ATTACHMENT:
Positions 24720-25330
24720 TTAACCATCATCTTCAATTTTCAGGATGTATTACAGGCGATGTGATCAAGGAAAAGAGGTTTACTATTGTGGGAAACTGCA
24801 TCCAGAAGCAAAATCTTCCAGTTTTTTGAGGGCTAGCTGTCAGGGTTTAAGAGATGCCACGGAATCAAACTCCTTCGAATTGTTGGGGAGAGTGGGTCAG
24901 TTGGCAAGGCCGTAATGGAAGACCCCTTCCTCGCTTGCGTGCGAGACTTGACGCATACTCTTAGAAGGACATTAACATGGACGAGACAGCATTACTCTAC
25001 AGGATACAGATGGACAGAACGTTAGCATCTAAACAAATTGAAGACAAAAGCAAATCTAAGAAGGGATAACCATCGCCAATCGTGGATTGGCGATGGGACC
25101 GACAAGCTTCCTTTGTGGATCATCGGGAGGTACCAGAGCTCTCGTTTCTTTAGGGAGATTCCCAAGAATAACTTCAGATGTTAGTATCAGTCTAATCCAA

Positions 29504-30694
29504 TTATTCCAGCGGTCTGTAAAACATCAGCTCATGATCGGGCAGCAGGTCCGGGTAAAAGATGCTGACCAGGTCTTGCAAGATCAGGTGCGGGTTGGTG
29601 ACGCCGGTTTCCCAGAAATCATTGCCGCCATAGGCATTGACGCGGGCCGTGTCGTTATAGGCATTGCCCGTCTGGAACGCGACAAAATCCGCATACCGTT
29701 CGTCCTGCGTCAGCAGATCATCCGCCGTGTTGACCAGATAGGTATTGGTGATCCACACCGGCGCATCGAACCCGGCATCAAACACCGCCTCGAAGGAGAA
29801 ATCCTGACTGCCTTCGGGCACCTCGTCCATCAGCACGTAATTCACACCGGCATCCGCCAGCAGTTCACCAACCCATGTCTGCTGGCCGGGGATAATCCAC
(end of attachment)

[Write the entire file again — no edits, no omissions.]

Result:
Positions 24720-25330
24720 TTAACCATCATCTTCAATTTTCAGGATGTATTACAGGCGATGTGATCAAGGAAAAGAGGTTTACTATTGTGGGAAACTGCA
24801 TCCAGAAGCAAAATCTTCCAGTTTTTTGAGGGCTAGCTGTCAGGGTTTAAGAGATGCCACGGAATCAAACTCCTTCGAATTGTTGGGGAGAGTGGGTCAG
24901 TTGGCAAGGCCGTAATGGAAGACCCCTTCCTCGCTTGCGTGCGAGACTTGACGCATACTCTTAGAAGGACATTAACATGGACGAGACAGCATTACTCTAC
25001 AGGATACAGATGGACAGAACGTTAGCATCTAAACAAATTGAAGACAAAAGCAAATCTAAGAAGGGATAACCATCGCCAATCGTGGATTGGCGATGGGACC
25101 GACAAGCTTCCTTTGTGGATCATCGGGAGGTACCAGAGCTCTCGTTTCTTTAGGGAGATTCCCAAGAATAACTTCAGATGTTAGTATCAGTCTAATCCAA

Positions 29504-30694
29504 TTATTCCAGCGGTCTGTAAAACATCAGCTCATGATCGGGCAGCAGGTCCGGGTAAAAGATGCTGACCAGGTCTTGCAAGATCAGGTGCGGGTTGGTG
29601 ACGCCGGTTTCCCAGAAATCATTGCCGCCATAGGCATTGACGCGGGCCGTGTCGTTATAGGCATTGCCCGTCTGGAACGCGACAAAATCCGCATACCGTT
29701 CGTCCTGCGTCAGCAGATCATCCGCCGTGTTGACCAGATAGGTATTGGTGATCCACACCGGCGCATCGAACCCGGCATCAAACACCGCCTCGAAGGAGAA
29801 ATCCTGACTGCCTTCGGGCACCTCGTCCATCAGCACGTAATTCACACCGGCATCCGCCAGCAGTTCACCAACCCATGTCTGCTGGCCGGGGATAATCCAC